Home | News | ‘I needed that money’: UniMelb casuals to receive $22 million in underpayment case

‘I needed that money’: UniMelb casuals to receive $22 million in underpayment case

Around 15,000 casual staff from the University of Melbourne will receive $22m in back payment after a new review revealed ongoing underpayment by the university over an eight-year period.

The announcement made by Vice-Chancellor professor Duncan Maskell last week follows an analysis of more than 3.2 million payslip records for current and former casual employees. 

At the time, academic and non-academic casual staff were under a 2013 and 2018 enterprise agreements.

Maskell apologised to “any past or present employees who have not been paid correctly for work they performed”.

"We are committed to remediating these discrepancies and fully complying with our obligations,” he said. 

While the review conducted by Deloitte found the average payment per person would be $1476 including superannuation and interest, Ashley, a staff member who spoke to Campus Review on a first name basis, claimed he is owed $12,000.

Over eight years, Ashley has had 12 different roles at the university and he said in 10 of these roles he has experienced wage theft.

While he believes he should be happy to get his money back, he describes the experience as “disgusting” and “upsetting”.

"There's been times in my life where I needed that money, it would've been less stress for me and on my relationships - it would've made a significant change,” Ashley told Campus Review.  

The staff member said he had been aware of his unpaid wages for a while and had raised the issue with his manager multiple times without success. 

“I told my manager about my concerns regarding how our time cards were being processed and the inaccuracies of it in terms of what would then translate into our pay.

"I was told that if I'm not happy I can leave the university or if I was to raise that concern again I would not have my contracts renewed in the following year.” he said. 

NTEU branch secretary at the University of Melbourne David Gonzalez said the relationship between the casual employee and their manager could impact ‘wage theft’.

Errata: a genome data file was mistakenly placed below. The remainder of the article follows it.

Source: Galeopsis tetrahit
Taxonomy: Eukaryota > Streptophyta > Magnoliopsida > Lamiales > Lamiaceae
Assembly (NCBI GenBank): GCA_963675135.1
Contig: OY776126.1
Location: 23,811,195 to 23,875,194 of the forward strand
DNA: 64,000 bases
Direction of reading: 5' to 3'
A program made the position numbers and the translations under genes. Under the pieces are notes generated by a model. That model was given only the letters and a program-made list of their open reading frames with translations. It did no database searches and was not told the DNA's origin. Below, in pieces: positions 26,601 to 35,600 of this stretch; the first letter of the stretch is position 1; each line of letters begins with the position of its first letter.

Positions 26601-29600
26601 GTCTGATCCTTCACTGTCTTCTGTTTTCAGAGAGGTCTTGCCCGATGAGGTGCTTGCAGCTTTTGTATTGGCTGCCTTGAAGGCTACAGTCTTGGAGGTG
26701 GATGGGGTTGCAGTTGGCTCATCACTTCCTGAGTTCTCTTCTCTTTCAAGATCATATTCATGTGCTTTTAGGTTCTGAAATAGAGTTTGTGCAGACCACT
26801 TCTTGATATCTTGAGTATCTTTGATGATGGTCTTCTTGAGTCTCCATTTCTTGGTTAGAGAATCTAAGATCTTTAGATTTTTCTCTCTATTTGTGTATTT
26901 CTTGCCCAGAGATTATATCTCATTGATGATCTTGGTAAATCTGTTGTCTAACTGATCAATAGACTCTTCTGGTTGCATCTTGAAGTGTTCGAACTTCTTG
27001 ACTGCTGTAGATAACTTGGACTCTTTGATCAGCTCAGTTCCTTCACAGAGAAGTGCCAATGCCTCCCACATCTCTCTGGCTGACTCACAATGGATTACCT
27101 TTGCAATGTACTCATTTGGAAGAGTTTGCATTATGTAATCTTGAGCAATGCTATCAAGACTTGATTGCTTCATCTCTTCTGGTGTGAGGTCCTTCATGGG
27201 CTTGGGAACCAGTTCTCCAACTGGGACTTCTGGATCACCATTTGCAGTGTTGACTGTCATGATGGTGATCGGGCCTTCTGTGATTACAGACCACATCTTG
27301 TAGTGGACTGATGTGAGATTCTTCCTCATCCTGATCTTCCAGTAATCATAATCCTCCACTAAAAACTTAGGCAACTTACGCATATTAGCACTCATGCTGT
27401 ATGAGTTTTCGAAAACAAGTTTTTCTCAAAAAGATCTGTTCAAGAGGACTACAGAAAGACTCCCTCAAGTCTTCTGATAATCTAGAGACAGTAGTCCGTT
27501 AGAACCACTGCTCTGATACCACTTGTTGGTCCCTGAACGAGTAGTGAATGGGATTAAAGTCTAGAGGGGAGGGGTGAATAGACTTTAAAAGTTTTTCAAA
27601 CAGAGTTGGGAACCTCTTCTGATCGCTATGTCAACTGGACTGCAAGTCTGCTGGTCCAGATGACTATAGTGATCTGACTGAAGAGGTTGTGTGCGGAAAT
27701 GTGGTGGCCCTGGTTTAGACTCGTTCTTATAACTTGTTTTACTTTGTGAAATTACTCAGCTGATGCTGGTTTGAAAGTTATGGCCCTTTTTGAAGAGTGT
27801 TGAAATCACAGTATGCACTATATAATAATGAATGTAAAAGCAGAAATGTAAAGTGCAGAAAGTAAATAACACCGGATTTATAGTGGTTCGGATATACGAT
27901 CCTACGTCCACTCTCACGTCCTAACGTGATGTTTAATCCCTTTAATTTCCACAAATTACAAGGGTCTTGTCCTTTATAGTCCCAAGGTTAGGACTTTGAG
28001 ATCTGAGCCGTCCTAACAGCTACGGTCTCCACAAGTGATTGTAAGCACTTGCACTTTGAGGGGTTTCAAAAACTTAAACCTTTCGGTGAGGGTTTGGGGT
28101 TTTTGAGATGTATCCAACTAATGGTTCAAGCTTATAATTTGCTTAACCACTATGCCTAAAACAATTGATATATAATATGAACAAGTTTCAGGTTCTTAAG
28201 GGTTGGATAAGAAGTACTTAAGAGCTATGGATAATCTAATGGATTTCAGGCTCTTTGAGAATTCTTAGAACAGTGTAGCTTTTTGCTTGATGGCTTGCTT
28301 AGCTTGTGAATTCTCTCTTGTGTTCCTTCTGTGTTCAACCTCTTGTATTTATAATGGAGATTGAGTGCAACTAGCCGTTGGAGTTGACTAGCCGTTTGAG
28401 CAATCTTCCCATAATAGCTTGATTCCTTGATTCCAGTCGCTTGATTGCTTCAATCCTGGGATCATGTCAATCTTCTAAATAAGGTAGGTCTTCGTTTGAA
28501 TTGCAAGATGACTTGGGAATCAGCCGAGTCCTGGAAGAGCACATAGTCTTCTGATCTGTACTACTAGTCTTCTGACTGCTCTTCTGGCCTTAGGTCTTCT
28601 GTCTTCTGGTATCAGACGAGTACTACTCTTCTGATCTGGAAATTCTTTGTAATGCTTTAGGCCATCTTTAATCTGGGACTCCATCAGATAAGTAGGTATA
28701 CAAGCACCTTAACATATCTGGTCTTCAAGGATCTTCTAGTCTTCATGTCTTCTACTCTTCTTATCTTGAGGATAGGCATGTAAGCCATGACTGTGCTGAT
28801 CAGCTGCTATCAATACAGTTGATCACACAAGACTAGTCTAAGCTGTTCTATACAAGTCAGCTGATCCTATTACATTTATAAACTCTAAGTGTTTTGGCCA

"Ultimately these people approve the time cards and at times casuals feel pressured to not submit hours because they are told they won’t get paid or won't get a job again, '' Gonzalez told Campus Review.

"There is a real retraining and management issue.”

In 2021, the university had introduced mandatory training and instruction for HR and managing staff in order to raise awareness on the compliance requirements associated with the enterprise agreement. 

Findings of the review revealed 59 per cent of underpayments were due to incorrect payment for the casual minimum engagement period and 29 per cent for public holiday and weekend overtime.

According to the NTEU, ‘wage theft’ could be avoided by converting casual positions into permanent roles.

The union submitted a bargaining claim asking for at least 80 per cent of all casual positions to be converted into permanent jobs. 

“We think that wage theft is a symptom of the casualization at our university and we will only eliminate the issue if we significantly downscale casualization,” Gonzalez said.

“It's within the power of the university to do it, a lot of these casual positions are teaching ongoing courses - if there is ongoing work, these should be ongoing jobs.”

In 2021, the university annual report found that 57 per cent of staff were employed permanently, the remaining 43 per cent being on fixed term contracts or casuals.

Jess who wishes to remain anonymous, has been a casual academic for six years, she would love to see her position transformed into a permanent role as it would give her some “security for what the future might look like”.

“Being casual affects your whole life's ability to go ahead, your ability to take a break, to develop career goals, to plan future research and improve your teaching skills,” Jess told Campus Review.

“You end up dreading summer coming around rather than being celebratory because you're wondering how you're going to get through that period and whether you’ll have a job again.”

Jess is now waiting to know how much money she’ll get back from the university. 

This is the second time she will receive a back payment as she was part of the $9.5 million that were previously repaid by UniMelb to casual academics for lost wages last year. 

In 2021, Jess received $20,000 from the university and her partner who’s also a casual tutor got $35,000; a significant amount she said.

"Suddenly we had a deposit payment for a home, we never imagined that we could work in the higher education sector and save for a home deposit.

"Little did we know that that's because we're being underpaid.”

Jess believes the university is now focusing on their “legal obligations” rather than their “staff wellbeing” and would like to see casualization tackled throughout the different faculties.

“I think they need to look more widely at casualization and the way it's affecting people's whole lives,” she said.

A spokesperson from UniMelb told Campus Review that the university recognises the current workforce structures which rely too heavily on casual employment are neither desirable nor sustainable.

"We are currently designing a comprehensive program of work to reduce our reliance on casual employment, to re-think our workforce model and improve our employment practices.

"This is an issue we are also discussing with the NTEU in the enterprise bargaining process currently under way," the spokesperson told Campus Review.

Back payments for current and former casual employees at the University of Melbourne will continue over the coming months, with additional tranches of payments to be made progressively.

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